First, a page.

Like me, most readers tend to fall in love with Wyatt Haney in your novel, WHATEVER YOU NEED. Iím
always a sucker for a ďnice guyĒ hero like Wyatt. What type of hero do you most
enjoy writing about, and reading about?
Barbara Longley: Thank you! Iím kind of in love with Wyatt
myself! All you have to do is read a few of my books to see I love heroes who
are kind of clueless when it comes to women and romance, but they are golden
when it comes to the kind of men they are. I like a complex guy, who may have
had his heart tossed into a cement mixer a couple of times. Heís a good man who
maybe went down the wrong path, and now heís just waiting for the right woman to
point him back in the right direction. I prefer everyday heroes to alpha males.
Miranda Owen: Do you find it challenging writing about child characters,
like five-year-old Brady in WHATEVER YOU NEED?
Barbara Longley: Not at all. I raised two children of my own,
and I was an elementary teacher in the primary grades for twenty years. I
absolutely love to write children characters, because they are so honest,
innocent, open and inquisitive.
Miranda Owen: Having just read your latest release, WHATEVER YOU NEED,
and loving it, I noticed that you have another contemporary romance series Ė
Love From the Heartland, Perfect, Indiana. Could you describe, for
readers who might be new to either series how the two series differ from each
Barbara Longley: Each of the Love from the Heartland
books deals with a serious problem facing our military men and women as they try
to reintegrate into civilian life post-combat deployments. Each book deals with
a different issue. PTSD is a common thread throughout the series. See, I wish
like hell all of our veterans could find their HEA, but because that isnít
always the case, I wrote books where wounded warriors, three males and one
female, get their HEA and find their place of healing in the fictitious small
town of Perfect, Indiana.
The Haney series is much more light-hearted. No matter what I write, I canít
help but infuse some humor into the story. Humor is an excellent coping
mechanism. Life is tough if we canít laugh at our own human foibles. With the
Indiana series, I wanted to explore the issues facing real GI Joes and
Janes, and with the Haneys series, I wanted to try my hand at romantic comedy
Miranda Owen: What makes you interested in creating characters who are
were either in the military, or touched by war in some way?
Barbara Longley: I was inspired by an Associated Press release,
involving a convoy escorting Iraqi officials to Mosul, a hotbed of insurgents.
The convoy hit an IED, and five soldiers made the ultimate sacrifice. That got
me thinking about what it must be like to survive something like that, when your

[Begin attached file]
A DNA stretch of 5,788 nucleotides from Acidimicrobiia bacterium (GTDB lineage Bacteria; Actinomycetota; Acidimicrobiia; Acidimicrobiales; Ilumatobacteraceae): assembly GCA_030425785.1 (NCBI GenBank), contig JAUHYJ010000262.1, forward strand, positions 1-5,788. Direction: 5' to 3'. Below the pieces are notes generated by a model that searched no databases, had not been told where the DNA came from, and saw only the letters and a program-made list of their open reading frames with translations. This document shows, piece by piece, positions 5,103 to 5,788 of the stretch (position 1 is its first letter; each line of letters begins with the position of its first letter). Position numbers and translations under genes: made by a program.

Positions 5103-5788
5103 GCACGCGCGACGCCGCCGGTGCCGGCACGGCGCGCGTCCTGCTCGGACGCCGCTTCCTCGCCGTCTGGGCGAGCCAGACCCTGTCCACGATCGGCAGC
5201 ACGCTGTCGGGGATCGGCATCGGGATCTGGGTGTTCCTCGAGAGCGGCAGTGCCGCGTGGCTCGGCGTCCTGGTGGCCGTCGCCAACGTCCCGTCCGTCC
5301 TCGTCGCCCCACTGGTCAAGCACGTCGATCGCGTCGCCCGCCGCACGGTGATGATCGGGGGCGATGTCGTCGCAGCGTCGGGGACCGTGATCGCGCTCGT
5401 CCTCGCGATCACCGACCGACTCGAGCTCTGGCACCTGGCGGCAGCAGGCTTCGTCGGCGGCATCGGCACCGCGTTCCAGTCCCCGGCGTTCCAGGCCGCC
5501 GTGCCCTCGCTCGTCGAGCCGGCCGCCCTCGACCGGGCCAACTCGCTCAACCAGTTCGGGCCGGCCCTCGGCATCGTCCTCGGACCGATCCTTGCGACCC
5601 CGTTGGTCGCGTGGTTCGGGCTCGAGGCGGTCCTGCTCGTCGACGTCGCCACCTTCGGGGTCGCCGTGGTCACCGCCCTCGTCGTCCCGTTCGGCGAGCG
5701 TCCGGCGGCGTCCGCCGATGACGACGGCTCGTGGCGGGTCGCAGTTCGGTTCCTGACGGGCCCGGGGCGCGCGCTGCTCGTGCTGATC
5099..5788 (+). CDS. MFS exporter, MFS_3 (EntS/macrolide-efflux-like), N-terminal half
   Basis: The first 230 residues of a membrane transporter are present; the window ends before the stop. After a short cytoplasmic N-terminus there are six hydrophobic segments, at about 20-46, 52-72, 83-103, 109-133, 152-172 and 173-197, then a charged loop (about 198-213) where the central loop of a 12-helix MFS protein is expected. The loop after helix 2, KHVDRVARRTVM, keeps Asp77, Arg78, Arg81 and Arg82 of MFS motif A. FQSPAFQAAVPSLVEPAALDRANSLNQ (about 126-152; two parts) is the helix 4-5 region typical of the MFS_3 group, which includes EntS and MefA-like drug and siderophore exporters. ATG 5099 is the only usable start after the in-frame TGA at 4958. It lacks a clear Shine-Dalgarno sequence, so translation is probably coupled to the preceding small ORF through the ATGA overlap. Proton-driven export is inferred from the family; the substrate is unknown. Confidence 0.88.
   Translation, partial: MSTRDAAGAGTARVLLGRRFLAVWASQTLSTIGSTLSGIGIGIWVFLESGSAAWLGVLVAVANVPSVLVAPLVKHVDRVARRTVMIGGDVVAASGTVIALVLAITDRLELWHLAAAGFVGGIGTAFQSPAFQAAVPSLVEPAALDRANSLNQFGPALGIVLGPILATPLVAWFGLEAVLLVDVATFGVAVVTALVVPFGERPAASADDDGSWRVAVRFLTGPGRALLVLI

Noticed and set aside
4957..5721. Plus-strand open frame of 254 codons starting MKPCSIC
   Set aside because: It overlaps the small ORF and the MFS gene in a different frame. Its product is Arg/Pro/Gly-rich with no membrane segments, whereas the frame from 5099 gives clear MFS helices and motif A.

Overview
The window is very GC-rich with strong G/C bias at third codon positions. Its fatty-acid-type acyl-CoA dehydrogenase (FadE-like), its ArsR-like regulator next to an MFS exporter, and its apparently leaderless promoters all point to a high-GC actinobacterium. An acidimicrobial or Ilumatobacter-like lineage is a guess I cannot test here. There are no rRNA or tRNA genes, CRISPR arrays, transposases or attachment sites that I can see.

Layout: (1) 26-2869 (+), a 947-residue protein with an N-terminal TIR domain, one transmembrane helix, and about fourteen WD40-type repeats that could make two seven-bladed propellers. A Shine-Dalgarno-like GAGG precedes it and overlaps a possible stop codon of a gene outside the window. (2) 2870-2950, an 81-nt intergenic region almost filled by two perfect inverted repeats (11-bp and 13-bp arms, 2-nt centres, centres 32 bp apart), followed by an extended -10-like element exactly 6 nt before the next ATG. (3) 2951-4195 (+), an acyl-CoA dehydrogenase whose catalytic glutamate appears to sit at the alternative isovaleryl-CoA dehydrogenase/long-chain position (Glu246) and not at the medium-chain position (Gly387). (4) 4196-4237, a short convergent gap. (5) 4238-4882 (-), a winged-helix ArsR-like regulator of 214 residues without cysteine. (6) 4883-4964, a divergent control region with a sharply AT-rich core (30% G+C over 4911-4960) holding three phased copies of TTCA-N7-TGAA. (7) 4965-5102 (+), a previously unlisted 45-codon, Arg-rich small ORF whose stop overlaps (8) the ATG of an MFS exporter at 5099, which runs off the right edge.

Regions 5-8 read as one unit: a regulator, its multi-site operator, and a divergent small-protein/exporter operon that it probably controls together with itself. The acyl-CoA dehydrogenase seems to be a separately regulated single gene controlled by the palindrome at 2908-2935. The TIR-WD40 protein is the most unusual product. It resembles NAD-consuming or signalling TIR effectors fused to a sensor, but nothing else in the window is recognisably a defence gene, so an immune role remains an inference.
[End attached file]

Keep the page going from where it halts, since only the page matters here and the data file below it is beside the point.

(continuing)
close friend didnít. Then I started doing a lot of research about what our
troops face on a daily basis, PTSD, and a whole host of issues, including
getting a Dear John letter while deployed in a combat zone. Naturally, I had to
turn everything I learned into stories with HEAs, because thatís how I wish the
Miranda Owen: I love historical romance, but havenít tried any of your
Novels of Loch
Moigh books yet. Could you tell readers a little about them? How would
you describe the tone? Character-driven, or more centered on the action and
Barbara Longley: The Novels of Loch Moigh are what I
like to call OUTLANDER Lite. They are Scottish time travels, infused
with fae magic, intrigue, mystery and adventure. Each book has a very clear
villain, and they include some tense fight scenes. But again, also lots of
humor, and each book involves a different romance and couple, though you see
previous characters from the earlier books in each story. The villains are not
the meddling faerie who sends individuals back and forth though time, though.
Ńine, the faerie, has her own personal reasons for what she does, but they
arenít nefarious. The Medieval era was a vicious and brutal time. If you wanted
power, you plotted, killed or stole to get it. The villains are Medieval men who
have evil agendas toward the hero or heroine in each tale.
Miranda Owen: I see that the fae play a part in your Novels of Loch
Moigh series. Most of the stories Iíve read tend to cast fae characters as
the villain or in a negative light, how are they portrayed in your series? What
keeps you writing about them?
Barbara Longley: In Heart of the Druid Laird, Ńine (the same
faerie as in the Loch Moigh series) is portrayed as vindictive. In the Novels of
Loch Moigh, sheís meddlesome, but not evil. The thing is, the Tuatha Dť Danann
are demi-gods with magical powers. They are immortals, and the ancient Celts
worshipped them. Fae egos are extremely inflated, and they donít view life, time
or humans the same way we do. They can run the entire gamut when it comes to
characteristics, which is why I find them fun to write. The fae can be
benevolent, seductive, mischievous or downright evil, and thatís what I love
about them as characters.
Miranda Owen: What are you currently working on?
Barbara Longley: I just finished and turned in the first book
in a brand new Celtic time travel series set in Ireland, called TANGLED IN TIME.
It will be out in October, 2017. The first book is another curse/quest high
stakes tale along the lines of HEART OF THE DRUID LAIRD. I love writing fight
scenes, and bringing characters to the sharp point of peril before they get
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